Sheila writes: The glamorous days of air travel were already on their way out by the time I first stepped foot on an airplane (Aer Lingus, 1980) so I have always been fascinated by glimpses of what traveling by plane used to be like: the linens, the cocktail glasses, the curtains, the elegance! I came across a piece about a man, Anthony Toth, who had such a sense of nostalgia for those bygone days that he built a partial replica of a Pan Am 747 in a warehouse in Redondo Beach, where he lives. At first, the replica was in his garage, but then he realized he needed to build an upper level, so he moved the entire thing to a warehouse, where it still sits today. The local press picked up on the story, and it created such interest that you can now visit and have dinner, Pan Am style.
The World 3-D Film Expo III, running Sept. 6–15 at the Egyptian Theater in Hollywood, may be the last chance to see some great 1950s 3-D films projected the way they were intended to be.
Marie writes: It's a long story and it starts with a now famous video of a meteor exploding over Chelyabinsk, Russia. Followed by alien conspiracies fueled by the internet and which led me to investigate further. Where did it come from? Does anyone know..? Yes! According to The NewScientist, the rock came from the Apollo family of near-Earth asteroids, which follow an elongated orbit that occasionally crosses Earth's path.That in turn led me to yet another site and where I learned a team of scientists had discovered two moons around Pluto, and asked the public to vote on potential names. They also accepted write-in votes as long as they were taken from Greek and Roman mythology and related to Hades and the underworld - keeping to the theme used to name Pluto's three other moons. And how I eventually learned "Vulcan" has won Pluto's moon-naming poll! and thanks to actor William Shatner who suggested it. Behold Vulcan: a little dot inside a green circle and formally known as P5.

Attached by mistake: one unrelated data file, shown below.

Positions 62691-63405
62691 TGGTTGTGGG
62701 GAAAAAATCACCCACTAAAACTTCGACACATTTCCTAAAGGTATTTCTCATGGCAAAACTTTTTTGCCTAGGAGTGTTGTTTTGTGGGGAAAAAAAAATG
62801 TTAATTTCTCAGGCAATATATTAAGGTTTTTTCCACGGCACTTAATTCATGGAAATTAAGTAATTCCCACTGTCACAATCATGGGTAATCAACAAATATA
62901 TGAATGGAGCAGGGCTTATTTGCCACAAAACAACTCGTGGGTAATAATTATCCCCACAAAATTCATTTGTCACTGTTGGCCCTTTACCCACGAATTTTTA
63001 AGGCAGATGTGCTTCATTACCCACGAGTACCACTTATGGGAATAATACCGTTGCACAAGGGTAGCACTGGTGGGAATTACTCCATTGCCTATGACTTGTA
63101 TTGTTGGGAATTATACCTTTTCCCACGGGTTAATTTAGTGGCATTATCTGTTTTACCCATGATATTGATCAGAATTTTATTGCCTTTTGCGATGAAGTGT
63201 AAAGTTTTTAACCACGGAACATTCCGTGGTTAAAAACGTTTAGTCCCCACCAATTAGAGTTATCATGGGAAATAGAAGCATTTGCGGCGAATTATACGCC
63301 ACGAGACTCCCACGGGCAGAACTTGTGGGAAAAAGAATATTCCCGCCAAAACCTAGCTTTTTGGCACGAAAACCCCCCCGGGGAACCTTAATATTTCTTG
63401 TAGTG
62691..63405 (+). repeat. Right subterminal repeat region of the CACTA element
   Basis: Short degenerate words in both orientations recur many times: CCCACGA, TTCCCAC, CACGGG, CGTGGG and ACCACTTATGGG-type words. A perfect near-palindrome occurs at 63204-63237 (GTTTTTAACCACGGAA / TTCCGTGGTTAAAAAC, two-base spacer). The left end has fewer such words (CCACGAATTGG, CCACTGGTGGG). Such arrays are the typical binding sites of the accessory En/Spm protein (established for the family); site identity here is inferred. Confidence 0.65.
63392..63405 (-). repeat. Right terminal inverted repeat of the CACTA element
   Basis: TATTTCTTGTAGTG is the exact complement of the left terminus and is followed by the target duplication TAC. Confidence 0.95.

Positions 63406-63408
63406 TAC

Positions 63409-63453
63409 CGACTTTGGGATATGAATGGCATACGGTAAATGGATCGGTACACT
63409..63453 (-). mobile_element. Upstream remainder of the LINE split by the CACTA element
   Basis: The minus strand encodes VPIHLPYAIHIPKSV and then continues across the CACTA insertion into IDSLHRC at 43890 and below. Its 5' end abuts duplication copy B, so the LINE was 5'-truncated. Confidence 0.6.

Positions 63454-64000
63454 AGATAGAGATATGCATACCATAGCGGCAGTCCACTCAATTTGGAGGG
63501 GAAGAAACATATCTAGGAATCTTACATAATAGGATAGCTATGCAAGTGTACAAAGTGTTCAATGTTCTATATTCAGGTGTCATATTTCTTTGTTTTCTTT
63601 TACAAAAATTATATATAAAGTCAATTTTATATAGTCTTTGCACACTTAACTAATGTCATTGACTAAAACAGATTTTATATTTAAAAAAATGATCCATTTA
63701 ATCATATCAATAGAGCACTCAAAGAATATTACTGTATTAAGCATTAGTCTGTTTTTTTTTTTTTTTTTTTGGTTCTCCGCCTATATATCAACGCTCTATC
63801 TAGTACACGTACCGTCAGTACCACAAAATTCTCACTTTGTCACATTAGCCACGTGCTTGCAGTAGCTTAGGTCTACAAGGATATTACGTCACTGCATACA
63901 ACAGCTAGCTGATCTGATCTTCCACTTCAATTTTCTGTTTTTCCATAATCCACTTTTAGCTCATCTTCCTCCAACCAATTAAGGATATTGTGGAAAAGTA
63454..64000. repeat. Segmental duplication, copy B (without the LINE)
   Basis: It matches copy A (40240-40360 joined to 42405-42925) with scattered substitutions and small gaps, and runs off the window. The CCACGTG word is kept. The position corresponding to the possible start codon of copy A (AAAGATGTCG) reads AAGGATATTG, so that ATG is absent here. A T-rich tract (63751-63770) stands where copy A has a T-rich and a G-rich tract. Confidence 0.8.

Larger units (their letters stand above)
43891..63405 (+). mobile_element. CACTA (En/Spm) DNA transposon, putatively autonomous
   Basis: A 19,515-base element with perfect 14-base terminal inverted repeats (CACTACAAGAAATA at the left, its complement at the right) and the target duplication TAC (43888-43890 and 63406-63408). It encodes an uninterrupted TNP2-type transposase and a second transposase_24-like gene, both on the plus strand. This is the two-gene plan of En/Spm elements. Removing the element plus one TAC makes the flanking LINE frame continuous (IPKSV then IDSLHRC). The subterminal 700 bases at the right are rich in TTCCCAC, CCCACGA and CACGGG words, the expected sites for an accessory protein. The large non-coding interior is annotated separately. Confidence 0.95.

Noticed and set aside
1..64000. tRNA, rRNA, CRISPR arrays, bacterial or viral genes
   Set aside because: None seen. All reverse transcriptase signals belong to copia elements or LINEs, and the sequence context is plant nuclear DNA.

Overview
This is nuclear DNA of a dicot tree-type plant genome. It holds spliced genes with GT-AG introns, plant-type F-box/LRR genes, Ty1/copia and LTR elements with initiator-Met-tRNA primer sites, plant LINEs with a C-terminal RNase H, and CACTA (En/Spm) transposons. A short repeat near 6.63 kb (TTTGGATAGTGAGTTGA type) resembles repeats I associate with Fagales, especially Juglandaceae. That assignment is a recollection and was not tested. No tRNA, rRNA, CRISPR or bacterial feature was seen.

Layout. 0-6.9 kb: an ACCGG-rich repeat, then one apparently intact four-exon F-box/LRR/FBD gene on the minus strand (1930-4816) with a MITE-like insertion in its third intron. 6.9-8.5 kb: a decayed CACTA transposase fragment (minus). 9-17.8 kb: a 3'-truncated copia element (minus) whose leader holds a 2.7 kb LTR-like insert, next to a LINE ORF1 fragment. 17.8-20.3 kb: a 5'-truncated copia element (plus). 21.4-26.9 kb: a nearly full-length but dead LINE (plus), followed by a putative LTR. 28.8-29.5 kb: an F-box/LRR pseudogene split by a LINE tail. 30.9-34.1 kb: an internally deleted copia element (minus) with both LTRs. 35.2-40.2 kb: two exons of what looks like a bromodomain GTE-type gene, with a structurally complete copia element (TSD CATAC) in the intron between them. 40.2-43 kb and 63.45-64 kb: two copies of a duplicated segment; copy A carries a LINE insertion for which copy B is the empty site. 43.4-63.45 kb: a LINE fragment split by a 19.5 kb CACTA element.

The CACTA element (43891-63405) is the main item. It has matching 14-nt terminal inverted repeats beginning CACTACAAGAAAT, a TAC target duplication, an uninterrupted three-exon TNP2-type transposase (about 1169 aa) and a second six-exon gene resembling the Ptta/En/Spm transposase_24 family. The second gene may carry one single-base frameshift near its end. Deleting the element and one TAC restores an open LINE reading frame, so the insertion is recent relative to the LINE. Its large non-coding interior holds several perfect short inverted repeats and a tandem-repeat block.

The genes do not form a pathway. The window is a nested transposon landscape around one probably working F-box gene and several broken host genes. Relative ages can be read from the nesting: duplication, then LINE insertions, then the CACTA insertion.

LOS ANGELES -- Martin Scorsese is not a creature of the sound bite. In an age when directors and stars are trained by their publicists to stay on message and repeat glowing mantras about their movies, Scorsese is all over the map. He loves his new movie, "The Aviator," you can tell that, but he's finished with it. It's in the can. He's straining at the bit.
In his introduction to "Who the Devil Made It," a rich collection of his interviews with 16 great Hollywood directors, Peter Bogdanovich remembers Orson Welles saying, "You told me about all these old directors whom people in Hollywood say are 'over the hill,' and it made me so sick, I couldn't sleep."
Filmgoers should be cheered by the news that an Australian film named "Sirens" is doing strong business at the nation's box offices. It is loosely inspired by the life and times of a colorful painter named Norman Lindsay, who shocked his country in the 1930s with an unconventional lifestyle that included large numbers of beautiful women who were his models, muses and, occasionally, lovers.